Thursday, April 9, 2015

Euro Spring 2015 - Part 15 - Practicing What We Preach and History

Where Our Heroes
  • Decide that there own counsel is worth listening to
  • Gaze upon the crossroads of the sea
  • Wax poetic (or at least in prose) on the deep footprints of history
  • Dig deeper into the a culinary find
Do you remember those bits we've been talking about Wife and I slowing down, trying to take it easier, not doing so much?  Those bits of advice that were not just ignored but spat upon, trampled, scorned, despised, maligned and thrown out in Istanbul?  We are actually trying to heed them here in Malta.  We've got plenty of time to see what we want and we have a lovely apartment that is a joy just to sit in a gaze at the crossroads of the sea.

It is amazing just how much shipping traffic goes by our window each day and evening.  Of course there are the cruise ships coming in and out of Valletta almost daily.

(taken in the evening yesterday)

But there are tankers and freighters and working craft of all sorts plus sailing ships and other pleasure craft, and ferries.  And there are a host of ships passing just on the horizon to the east/southeast of us, a major shipping thoroughfare.  Daughter Alexis sent me a link to this cool website ( that allows you to find out the names and destinations of the ships that you can see. 

I promised that I would talk in a bit more detail about the history of Malta.  Actually for the history buff, Malta is a rather special place.  It has been almost continuously inhabited for over 7000 years.  There are certain places like Mdina where we were yesterday where there's been an ongoing city type settlement for almost 2500 years.  The overview looks like this in brief.
  • A very advanced neolithic civilization was on the island from around 5000 BC through around 2500 BC.  They build numerous monumental structures.  They did fine art.  They did art in both large and miniature versions.  the miniatures have as much detail as the large.  They even made miniature replicas of their monumental buildings.  This society for unknown reasons collapsed.
  • Shortly that collapse a new bronze based culture comes in.  They have different burial rights and seem much less advanced than the prior neolithic culture.
  • Some time between 1000 BC and 800 BC the Phoenicians arrive and begin the serious use of Malta as a base for shipping.  This is when the first city building takes place in Mdina.  The Carthaginians are the successors to the Phoenicians.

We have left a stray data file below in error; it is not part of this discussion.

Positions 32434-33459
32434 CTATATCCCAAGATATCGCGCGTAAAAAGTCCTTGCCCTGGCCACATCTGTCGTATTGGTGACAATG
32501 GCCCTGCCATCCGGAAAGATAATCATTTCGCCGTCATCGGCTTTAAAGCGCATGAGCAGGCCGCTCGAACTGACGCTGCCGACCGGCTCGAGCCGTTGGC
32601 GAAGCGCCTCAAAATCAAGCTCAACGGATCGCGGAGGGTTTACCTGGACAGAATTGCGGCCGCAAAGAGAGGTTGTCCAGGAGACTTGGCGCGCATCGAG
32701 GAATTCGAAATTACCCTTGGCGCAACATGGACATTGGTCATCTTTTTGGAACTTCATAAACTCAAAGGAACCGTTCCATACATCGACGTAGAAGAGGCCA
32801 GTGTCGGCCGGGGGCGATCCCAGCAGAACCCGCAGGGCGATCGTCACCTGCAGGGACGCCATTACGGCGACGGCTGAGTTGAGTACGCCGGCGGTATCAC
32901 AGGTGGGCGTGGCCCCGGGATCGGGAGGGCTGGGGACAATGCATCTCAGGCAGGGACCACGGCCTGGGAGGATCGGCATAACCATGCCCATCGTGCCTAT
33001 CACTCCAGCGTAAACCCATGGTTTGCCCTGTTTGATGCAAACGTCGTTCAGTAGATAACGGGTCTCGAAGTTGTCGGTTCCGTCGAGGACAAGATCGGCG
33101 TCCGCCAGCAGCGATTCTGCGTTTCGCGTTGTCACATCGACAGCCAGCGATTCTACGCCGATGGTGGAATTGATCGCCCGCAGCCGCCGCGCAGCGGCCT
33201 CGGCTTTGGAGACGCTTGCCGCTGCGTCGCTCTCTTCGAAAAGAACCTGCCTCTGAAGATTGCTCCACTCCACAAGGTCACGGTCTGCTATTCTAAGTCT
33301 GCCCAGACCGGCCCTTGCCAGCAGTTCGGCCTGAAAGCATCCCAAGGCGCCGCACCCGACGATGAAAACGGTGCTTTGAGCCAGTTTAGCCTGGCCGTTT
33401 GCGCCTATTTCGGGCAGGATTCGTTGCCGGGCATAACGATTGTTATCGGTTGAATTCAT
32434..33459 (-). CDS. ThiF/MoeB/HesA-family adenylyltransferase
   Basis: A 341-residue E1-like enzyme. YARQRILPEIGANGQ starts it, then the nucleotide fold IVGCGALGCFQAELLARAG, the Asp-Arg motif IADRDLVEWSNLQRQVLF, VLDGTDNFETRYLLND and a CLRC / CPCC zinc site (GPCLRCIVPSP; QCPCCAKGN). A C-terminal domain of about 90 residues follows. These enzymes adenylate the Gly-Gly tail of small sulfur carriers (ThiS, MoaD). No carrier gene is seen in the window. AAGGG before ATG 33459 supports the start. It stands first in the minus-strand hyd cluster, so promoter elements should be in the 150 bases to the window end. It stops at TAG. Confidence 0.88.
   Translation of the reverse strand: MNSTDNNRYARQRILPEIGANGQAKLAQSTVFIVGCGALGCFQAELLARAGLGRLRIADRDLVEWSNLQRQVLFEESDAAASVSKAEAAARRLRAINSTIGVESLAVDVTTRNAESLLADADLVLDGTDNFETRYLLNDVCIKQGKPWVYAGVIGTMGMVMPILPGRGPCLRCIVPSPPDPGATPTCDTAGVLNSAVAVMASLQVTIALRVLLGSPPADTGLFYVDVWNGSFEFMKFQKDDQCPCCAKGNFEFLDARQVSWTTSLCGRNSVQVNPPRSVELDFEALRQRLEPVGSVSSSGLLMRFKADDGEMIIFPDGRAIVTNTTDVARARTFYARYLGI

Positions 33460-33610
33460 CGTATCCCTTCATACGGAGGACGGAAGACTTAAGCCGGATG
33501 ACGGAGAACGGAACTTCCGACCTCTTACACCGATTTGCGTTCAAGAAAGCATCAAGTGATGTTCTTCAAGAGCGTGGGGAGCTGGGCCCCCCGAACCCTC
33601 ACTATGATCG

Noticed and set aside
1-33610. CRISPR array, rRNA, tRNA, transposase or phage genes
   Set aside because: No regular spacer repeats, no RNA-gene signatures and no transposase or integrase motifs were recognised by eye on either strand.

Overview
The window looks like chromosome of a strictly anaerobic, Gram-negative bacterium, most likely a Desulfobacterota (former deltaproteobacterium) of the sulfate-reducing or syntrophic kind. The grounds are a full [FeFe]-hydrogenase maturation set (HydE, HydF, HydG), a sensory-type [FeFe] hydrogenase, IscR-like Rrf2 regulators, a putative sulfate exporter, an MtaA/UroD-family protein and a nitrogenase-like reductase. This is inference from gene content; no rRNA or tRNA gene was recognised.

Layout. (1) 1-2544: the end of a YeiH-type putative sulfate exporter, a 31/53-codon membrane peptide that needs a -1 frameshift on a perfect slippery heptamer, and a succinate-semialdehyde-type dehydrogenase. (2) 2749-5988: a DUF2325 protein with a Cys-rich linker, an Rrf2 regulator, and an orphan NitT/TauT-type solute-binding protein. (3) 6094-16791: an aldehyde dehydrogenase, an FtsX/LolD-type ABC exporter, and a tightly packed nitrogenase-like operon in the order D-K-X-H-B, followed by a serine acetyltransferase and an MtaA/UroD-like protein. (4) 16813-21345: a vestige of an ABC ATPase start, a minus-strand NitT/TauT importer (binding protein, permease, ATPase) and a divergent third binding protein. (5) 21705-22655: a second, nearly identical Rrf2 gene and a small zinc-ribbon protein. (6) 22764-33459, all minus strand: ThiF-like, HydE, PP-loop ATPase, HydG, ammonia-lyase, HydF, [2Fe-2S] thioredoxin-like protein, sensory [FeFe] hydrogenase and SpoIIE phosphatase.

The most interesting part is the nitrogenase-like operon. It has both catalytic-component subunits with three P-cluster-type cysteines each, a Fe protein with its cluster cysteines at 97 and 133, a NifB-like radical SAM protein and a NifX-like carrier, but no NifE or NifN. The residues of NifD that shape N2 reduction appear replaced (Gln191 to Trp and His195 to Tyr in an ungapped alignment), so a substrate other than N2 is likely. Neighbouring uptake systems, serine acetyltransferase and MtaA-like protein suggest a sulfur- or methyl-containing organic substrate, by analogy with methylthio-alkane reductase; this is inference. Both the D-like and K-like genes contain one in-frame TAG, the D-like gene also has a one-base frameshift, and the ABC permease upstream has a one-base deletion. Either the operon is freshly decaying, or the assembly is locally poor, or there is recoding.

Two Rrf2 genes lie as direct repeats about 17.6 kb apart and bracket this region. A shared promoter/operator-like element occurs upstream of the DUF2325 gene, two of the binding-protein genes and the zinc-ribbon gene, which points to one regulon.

• Rome takes over Malta as a result of the Second Punic War in the 3rd Century BC.  The island remains Roman and then Byzantine until the 9th Century AD when it is conquered by the Muslims.
  • The Normans move in during the 11th Century
  • The Knights of St. John take control in the 15th Century
  • Various European powers are in control until the British become the ruling force in the early 19th century until giving Malta its independence in 1974
This may all seem very dry until you go to something like the Archeological Museum and see this collection of coins that covers in detail just about every section of the history from the Phoenicians on.  There's something about coins.  They're used by everyday people.  A coin found is an example of a real life, of real living.  To see this collection with all the names of the thousands of rulers and their principalities that covered the millennia that this little island has been habitated is to fill in the gaps of history with the fabric of real people, and real lives.

Since we were just hanging today, we decided to indulge with another meal to our find here in Sliema, Ta' Kris.  I don't consider myself to be a particularly refined palate but I have to tell you that I'm pretty darned impressed with this place now after a second visit.  Often times you have a good meal and the next time doesn't quite match the experience.  Not so today with Ta' Kris.

We're sticking to local wines the whole time we're here
I can't say that they are fabulous but they're drinkable and not expensive.
This one was about $17 - that's the restaurant price

I'm finding that most of these wines have a very minerally quality to them.

In spite of our knowing how big the portions are I weakened and ordered an appetizer because it was a local thing

This is a sheep's cheese deep fried with a slightly sweet covering (honey?)
It was actually much lighter than I thought it was.
Wife and I shared it.

Wife had a chicken breast that was stuffed with spinach and ricotta in a cream sauce

I had rabbit that was fried then braised in a wine and herb sauce

Notes on these dishes - they were really well done.  There were lots of little touches that to me spoke of some real quality to the kitchen
  • The chicken was not over cooked at all - really hard to do with chicken breast
  • The rabbit was incredibly tender
  • Both sauces were both flavorful but subtle.  They held up, meaning that they did not weigh down on your palate even after you were getting full
  • Attention was paid to the vegetables.  The broccoli was nice and firm, the green beans had a crunch, the carrots were sweet, the potatoes full of flavor
We even decided to try a local dessert.
A deep fried dough around a filling of almond paste and dates with a little side of halvah

The frying was nice and fresh and the tastes again firm but subtle.

Decided that we're going to keep going with this while were on a role and made reservations come again for Sunday lunch.


Renee Michelle Goertzen said...

It's such a treat when you find a restaurant you like. I can understand going back repeatedly.

Diana and Steve said...

Wow - thanks for the history lesson. Puts things in perspective - the nanosecond we inhabit the earth is enriched by learning from the past and you bring it to life through your journal.

alexis said...

those are seriously large portions!